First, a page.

During the Carter Work Project, Tifphany rolled up her sleeves, moving from room to room alongside her mom, painting the interior of her new home. It’s exactly this type of support, the tangible acts of redeeming love from her family and her God that Brenda credits to progress. “I have the greatest support system in the world,” she says. “We done been some places and seen some things, but my son and my daughter are always encouraging me to excel, always helping me find my way back to life.”
Building with heart
Every morning, at each of the 21 build sites soon to become a family’s house, future homeowners and volunteers circled up to get their daily marching orders — raise walls, put up siding, hang windows, put up more siding. At Julica’s home, house leader Kurt Denny added a task to the to-do list. “Build with your heart. What you do in this house will stay here.”
For 25 years, Denny has been building with his heart. The Nashville real estate investor has left part of himself in Habitat homes in the Gulf Coast following Hurricane Katrina and in Sri Lanka following a tsunami. Mostly he builds close to home, volunteering with Habitat Greater Nashville to do his part to make his community better. “It is nobody’s fault if our community isn’t great but our own,” he says.
The Carter Work Project draws plenty of regulars like Denny. It also attracts many first-timers curious to know what all the fuss is about. “I hope they are inspired by what we do and come back to volunteer with Habitat,” Denny says. “If for some reason, they don’t like the sawdust or the hammering, but they experience the feeling of building with their heart, they will go find some other way to give back to the community. Love is a powerful, powerful, powerful thing.”
A new beginning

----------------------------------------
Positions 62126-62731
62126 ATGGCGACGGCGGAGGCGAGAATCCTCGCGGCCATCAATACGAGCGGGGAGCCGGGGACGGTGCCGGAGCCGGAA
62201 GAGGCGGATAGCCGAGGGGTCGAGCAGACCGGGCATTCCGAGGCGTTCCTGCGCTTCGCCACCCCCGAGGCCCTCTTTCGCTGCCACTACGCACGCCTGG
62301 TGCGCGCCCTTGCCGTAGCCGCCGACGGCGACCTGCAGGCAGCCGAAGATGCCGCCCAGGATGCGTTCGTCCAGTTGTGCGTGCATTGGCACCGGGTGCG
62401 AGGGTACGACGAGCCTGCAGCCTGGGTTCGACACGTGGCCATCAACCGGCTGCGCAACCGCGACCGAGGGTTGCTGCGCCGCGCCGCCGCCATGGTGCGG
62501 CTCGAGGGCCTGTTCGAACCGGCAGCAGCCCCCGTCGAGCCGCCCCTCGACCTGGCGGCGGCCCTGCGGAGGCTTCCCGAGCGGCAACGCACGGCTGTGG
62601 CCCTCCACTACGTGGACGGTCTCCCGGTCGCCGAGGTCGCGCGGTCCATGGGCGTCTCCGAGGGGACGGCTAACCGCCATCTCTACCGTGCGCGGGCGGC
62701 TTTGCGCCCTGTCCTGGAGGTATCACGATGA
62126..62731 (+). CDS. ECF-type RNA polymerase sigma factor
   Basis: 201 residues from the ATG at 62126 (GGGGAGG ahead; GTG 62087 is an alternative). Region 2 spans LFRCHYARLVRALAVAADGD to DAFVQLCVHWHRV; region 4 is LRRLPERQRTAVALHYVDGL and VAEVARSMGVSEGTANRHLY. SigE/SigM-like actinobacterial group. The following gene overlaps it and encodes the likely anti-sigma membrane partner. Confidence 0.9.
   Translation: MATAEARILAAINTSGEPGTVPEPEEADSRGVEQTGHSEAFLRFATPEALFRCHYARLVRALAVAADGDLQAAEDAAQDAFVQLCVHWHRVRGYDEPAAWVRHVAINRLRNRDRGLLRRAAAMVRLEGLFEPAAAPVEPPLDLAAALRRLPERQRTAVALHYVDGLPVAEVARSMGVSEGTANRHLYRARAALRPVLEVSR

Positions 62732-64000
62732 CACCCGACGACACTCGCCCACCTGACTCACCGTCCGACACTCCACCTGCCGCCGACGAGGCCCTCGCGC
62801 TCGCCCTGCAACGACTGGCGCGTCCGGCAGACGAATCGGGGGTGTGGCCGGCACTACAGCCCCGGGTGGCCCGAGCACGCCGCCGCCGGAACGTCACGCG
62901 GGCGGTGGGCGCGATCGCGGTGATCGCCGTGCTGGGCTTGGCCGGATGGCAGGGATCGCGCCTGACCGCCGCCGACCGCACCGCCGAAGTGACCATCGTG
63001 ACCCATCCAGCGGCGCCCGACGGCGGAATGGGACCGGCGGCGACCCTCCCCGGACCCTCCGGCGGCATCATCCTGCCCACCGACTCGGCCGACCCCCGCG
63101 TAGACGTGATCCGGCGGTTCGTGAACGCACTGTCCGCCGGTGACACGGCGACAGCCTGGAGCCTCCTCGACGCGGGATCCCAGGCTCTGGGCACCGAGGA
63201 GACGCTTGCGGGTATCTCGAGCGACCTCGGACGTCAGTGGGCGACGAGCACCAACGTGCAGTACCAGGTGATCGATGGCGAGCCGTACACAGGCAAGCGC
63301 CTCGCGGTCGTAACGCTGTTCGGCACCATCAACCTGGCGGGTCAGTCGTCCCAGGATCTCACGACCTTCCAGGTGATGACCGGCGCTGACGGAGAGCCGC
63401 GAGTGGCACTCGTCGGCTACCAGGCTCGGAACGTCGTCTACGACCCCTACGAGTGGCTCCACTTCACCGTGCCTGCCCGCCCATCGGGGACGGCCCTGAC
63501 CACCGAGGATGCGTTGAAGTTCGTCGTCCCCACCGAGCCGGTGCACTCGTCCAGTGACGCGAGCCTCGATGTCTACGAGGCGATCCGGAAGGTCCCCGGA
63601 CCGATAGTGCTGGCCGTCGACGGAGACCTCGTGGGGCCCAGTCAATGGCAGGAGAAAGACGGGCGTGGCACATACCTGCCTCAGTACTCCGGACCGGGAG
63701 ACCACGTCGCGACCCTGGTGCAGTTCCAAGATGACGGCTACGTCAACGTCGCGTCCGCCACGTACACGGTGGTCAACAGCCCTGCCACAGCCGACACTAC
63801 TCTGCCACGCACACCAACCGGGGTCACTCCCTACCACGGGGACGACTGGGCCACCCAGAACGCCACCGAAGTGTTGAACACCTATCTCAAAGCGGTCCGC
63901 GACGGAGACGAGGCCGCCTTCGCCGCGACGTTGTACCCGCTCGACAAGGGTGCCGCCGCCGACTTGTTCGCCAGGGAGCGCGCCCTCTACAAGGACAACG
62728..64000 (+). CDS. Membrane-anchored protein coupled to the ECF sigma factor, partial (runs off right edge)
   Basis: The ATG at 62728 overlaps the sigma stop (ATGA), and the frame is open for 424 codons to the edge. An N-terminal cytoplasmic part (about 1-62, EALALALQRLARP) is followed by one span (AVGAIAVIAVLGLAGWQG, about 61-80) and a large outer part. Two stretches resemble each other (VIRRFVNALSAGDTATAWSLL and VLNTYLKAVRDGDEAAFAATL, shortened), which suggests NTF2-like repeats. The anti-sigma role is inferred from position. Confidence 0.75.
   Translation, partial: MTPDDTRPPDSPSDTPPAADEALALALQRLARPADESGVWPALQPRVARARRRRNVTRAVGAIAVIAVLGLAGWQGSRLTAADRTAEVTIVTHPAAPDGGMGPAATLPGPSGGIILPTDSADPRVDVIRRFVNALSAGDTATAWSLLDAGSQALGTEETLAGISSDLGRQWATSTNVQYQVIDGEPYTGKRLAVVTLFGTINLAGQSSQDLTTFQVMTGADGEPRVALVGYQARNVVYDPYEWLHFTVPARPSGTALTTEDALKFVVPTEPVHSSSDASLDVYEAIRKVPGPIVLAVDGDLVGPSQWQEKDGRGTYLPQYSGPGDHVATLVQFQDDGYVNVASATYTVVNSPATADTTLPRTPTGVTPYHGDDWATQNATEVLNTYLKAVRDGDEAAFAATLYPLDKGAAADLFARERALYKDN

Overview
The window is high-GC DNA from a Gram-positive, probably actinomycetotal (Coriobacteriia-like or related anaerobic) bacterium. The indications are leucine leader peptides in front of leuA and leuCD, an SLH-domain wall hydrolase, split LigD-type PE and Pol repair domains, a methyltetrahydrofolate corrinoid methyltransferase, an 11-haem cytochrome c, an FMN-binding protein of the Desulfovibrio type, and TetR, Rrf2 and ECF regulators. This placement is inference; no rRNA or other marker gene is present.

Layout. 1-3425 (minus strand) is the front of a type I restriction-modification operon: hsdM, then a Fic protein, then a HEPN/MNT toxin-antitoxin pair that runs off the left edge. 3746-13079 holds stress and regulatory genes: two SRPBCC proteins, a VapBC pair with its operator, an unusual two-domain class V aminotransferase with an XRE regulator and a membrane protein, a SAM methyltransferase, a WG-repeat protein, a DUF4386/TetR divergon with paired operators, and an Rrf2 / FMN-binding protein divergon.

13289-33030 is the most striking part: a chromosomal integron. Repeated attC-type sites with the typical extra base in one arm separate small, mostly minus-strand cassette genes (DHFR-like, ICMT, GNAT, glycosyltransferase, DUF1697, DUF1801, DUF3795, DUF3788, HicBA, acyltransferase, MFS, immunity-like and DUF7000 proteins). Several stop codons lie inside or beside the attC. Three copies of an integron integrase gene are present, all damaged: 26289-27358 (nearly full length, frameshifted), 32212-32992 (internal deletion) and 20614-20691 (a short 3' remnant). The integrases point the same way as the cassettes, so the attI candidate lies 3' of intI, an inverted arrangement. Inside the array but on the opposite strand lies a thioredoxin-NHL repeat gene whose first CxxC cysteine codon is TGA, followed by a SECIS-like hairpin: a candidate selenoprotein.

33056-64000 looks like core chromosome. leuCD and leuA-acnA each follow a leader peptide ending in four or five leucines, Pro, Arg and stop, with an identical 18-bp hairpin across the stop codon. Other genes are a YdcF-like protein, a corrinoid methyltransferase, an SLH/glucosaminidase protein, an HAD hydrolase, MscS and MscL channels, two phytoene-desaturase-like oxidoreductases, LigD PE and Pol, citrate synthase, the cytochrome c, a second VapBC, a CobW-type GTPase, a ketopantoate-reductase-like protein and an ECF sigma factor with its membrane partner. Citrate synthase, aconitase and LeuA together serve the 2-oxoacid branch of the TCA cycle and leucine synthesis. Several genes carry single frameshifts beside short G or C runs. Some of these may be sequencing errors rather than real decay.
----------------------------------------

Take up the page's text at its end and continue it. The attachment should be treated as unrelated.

“I want to challenge us to see this week not as an end in itself, but as a beginning,” Habitat CEO Jonathan Reckford put to those gathered at the opening ceremony of the 2019 Carter Work Project. On Friday, as the week of building wrapped up and the tears of happiness flowed, that mantle had been taken up by future homeowners and volunteers alike.
Both first-time and long-time volunteers made promises to themselves and their crews to return to next year’s Carter Work Project and to support their hometown Habitats in between. Future homeowners Neil and Erica, astounded at this commitment and outpouring of love, can’t wait to begin paying the kindness forward themselves — a long-held calling that homeownership finally allows them to act upon.
“We’re both frustrated because we want to give and we can’t because financially we’re tight,” says Neil. The new-found financial security of a fixed affordable mortgage “will give us space in our budget to be generous to other people.”
The flurry of activity and generosity this week gave him a “taste for building” that he knows will only be satisfied by helping other Nashville families secure their own homes. Both the work and the end result — a safe place for a family to grow and thrive from — leave Neil in awe. “It’s life-giving.”
As Neil and Erica and the rest of families move in later this year and early next, that impact — and the new beginning it ushers in — will extend to the next generation through the nearly 50 children who will call these new houses “home.”
For Brittaney, her home is a launching pad for her 4-year-old daughter, Kylie, to finally have the space she needs to explore her passions and curiosities.
For Khaled and Hassiba, it’s a fresh start after escaping the unrest in their war-torn Afghanistan village — a chance at a different kind of life for their 5-year-old son, Aishani.
For Ebony, it’s a safe and clean slate for her children and an example of what’s possible when you work hard for your dreams.
For each of the 21 families who built alongside a former president and first lady and hundreds of volunteers, the ripple effect of a safe, decent home goes far beyond their own lives — holding the ability to lift up their children, their children's children yet to come. The circle of love, of betterment and of giving ever-growing, ever-strengthening. Unbroken.